Today's Quote

“If people let government decide what foods they eat and what medicines they take, their bodies will soon be in as sorry a state as are the souls of those who live under tyranny.” Thomas Jefferson

Thursday, April 16, 2009

Feeding Critters on the Farm

I have said before that total self-sufficiency means that you produce all of your needs or as many as possible right on your land. This means producing your own livestock feed as well. This is one reason that we chose to to have goats rather than cows. It is much easier to produce feed for goats than it is to feed cows on a small acreage. But there are other animals around here that need feed as well. This year we have a large main garden and several smaller gardens. The smaller gardens are specifically for producing animal feed. I have already gone over how you can feed your chickens for practically nothing from the homestead, but I will go over how we are feeding others on the farm as well. For our rabbits we have a small garden that grows a variety of grasses and grains, such as oats, wheat, millet, bermuda, and flax. We also feed our rabbits fruit scraps from the kitchen. One must be cautious about introducing these things to a newly purchased rabbit that has had nothing but hay and pellets. They can develop diarrhea which is deadly to a rabbit. we cut fresh from this garden daily to feed the rabbits, and we are build some rabbit runs in the old garden that surrounds the rabbit house. The rabbits will have time outside and be able to browse the grasses growing there for them. In other words our rabbits free range as much as a domestic rabbit can be allowed to free range. With the addition of these fresh greens and fruit scraps our rabbits are eating very little amounts of pellets. They are still offered a complete pellet until we make sure that all of their nutritional needs are met by what we grow. We have noticed that the amount of pellets consumed has been steadily going down and now most of their diet is made up of what we grow right here specifically for them. There wasn't much to planting the rabbit garden or the rabbit yard, just some extra left over seed from other projects. However, this tiny investment has led us one step closer to total self-sufficiency. Now, onto the goats. Goats browse and we have lots for them to browse. This also is a benefit because they are not competing with the horses for the grass in the pasture. They browse the wild roses, blackberries, poison ivy, and small pine trees while the horses graze the grass. Have two different livestock in the same space drastically cuts down on feed costs. We are growing extra corn this year to supplement feed this winter. We also had some areas on the farm that were simply grass and not used for much of anything except running the lawnmower, those areas are now planted in oats for feed also. We will harvest the mature oats, and then prepare the left over oat grass for winter silage. The goats will also eat extras from the garden which we have intentionally planted.Many of the leftover garden plants will be chopped and prepared for winter silage as well. We have an abundance of pecans and many of these will be stored for animal feed as well for the winter. This winter we plan to greatly reduce our dependance on the feed store. The only caution I have to this is to do your research, introduce new items slowly and make sure that your are providing a complete nutrition before totally cutting out regular feed. Check out what the main ingredients in the feed are and grow those things. Don't compromise the health and nutrition of your livestock to save money, but do look for ways that you can provide the nutritional needs on your own.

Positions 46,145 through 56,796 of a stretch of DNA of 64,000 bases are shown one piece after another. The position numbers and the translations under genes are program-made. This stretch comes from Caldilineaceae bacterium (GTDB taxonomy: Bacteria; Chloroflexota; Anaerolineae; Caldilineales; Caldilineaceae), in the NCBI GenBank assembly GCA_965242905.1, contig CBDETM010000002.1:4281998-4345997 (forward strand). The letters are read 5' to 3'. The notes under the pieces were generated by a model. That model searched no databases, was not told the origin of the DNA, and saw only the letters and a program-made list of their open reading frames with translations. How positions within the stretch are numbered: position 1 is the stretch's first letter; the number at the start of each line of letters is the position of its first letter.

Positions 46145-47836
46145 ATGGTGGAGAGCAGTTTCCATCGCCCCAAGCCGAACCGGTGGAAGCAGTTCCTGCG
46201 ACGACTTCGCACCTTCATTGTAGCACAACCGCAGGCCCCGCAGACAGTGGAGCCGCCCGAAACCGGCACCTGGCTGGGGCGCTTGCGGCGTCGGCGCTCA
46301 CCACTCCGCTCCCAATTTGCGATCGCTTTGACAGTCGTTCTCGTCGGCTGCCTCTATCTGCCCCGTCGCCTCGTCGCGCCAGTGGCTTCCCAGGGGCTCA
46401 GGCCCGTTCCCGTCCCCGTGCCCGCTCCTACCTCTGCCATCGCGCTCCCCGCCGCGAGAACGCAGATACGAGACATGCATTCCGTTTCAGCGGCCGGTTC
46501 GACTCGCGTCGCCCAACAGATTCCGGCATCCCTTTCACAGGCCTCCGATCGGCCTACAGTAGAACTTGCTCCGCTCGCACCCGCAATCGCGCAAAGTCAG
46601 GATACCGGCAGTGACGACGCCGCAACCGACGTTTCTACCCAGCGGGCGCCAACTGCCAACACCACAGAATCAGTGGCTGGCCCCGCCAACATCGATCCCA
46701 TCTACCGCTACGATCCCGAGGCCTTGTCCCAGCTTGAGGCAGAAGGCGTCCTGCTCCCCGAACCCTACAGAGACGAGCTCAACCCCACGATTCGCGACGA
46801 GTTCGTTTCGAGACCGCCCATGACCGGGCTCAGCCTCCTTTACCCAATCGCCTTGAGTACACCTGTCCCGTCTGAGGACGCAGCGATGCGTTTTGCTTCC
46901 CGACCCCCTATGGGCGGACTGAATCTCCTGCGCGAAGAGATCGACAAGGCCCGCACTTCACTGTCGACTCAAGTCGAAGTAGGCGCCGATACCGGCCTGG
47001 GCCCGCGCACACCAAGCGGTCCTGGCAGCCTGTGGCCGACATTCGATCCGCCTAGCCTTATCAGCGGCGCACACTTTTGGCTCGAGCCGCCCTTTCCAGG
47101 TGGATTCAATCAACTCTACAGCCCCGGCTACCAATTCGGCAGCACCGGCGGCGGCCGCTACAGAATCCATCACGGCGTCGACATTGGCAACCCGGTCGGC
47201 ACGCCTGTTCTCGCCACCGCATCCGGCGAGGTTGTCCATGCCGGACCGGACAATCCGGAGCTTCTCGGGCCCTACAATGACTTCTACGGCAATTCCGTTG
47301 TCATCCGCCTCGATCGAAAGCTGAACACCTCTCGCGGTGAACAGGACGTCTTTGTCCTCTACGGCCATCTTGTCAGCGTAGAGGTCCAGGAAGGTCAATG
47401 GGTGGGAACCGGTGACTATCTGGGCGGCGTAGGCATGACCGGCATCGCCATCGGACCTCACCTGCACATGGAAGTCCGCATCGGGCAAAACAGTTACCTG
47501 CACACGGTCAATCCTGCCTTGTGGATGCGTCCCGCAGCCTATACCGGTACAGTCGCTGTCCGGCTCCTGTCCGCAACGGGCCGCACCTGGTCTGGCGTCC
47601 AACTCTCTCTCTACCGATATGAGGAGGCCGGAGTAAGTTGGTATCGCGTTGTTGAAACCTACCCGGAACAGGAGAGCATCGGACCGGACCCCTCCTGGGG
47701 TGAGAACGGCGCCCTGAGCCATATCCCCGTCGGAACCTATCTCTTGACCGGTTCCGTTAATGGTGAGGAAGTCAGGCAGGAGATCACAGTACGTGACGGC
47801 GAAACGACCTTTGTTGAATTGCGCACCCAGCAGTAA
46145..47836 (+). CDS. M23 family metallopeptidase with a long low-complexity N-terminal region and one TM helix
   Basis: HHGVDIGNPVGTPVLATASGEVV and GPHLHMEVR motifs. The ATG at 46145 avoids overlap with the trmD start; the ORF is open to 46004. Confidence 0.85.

Kelle said...

Good morning Kat,
I love your blog!
We too are working at sufficiency( have been for over 10 yrs) and figure we're about 90% there. Our only downfall is grains, we still must purchase those for supplimental feed for our poultry. We do however buy locally from farmers in our area
(whom we know don't use GM crops), which saves in the long run on garbage( bulk, verses feed bags).

We have cows, 3 of them. Two are Dexters and the other our retired 18 yr old Jersey. We are able to harvest enough hay off two cutting on our property as well as two cutting on another leased 15 acres, for our winter needs.

We too grow crops for our animals, lettuce, kale, spinach, mustard, garlic, onions( turkeys love them), Indian corn , mangel beets( for the cows and chickens in winter) as well as squash, cabbage and yes even leftover spuds( cooked for the pigs and chickens.) In winter we also feed alfalfa hay to our poultry.

Blessing from,
The Never Done Farm

Kat said...

Hi, Kelle. I love your blog as well. I have a post here about Dexters. I think they are awesome cows. They are on our wish list. Not many breeders around here, so for right now we are happy with our goats. Our big problem is that we only have 10 acres and while we do a lot with that 10 acres we still need to really do some figuring on whether we can feed a cow from our farm. We cannot produce hay for the horses, so that is an expense that we see every fall. Fortunately, because we overseed with winter forage we don't have to do much hay purchasing. Growing grains is new to us this year. Our oats, have been doing well and are filling out nicely. We have a small amount since this was new. We will grow more in the future. We are growing corn for the livestock and will be building a corn crib soon. What feed we do buy (mainly horse) comes from a local farm also. So it is nice to know where my feed is produced and who produces it. Thanks for stopping by Kelle and I look forward to more blogs from you and more comments here. God bless.